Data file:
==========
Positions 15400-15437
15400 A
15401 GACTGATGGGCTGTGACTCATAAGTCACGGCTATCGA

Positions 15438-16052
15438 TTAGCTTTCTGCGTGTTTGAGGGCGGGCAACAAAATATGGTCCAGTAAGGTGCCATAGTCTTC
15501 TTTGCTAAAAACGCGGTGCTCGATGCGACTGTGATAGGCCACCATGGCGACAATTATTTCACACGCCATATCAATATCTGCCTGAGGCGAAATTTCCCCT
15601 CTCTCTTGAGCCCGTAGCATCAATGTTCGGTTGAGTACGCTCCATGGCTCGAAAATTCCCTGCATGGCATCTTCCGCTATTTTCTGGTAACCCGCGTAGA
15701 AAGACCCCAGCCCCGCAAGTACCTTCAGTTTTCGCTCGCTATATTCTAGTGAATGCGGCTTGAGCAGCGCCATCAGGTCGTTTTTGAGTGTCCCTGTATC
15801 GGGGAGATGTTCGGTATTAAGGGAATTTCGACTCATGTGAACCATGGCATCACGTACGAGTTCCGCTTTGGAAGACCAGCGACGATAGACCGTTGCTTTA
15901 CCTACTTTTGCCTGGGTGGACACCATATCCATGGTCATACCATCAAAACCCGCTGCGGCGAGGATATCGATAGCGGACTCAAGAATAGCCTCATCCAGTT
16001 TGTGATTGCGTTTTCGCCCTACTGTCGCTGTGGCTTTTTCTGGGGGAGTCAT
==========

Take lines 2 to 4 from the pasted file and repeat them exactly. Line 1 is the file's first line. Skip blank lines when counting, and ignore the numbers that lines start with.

15400 A
15401 GACTGATGGGCTGTGACTCATAAGTCACGGCTATCGA

Positions 15438-16052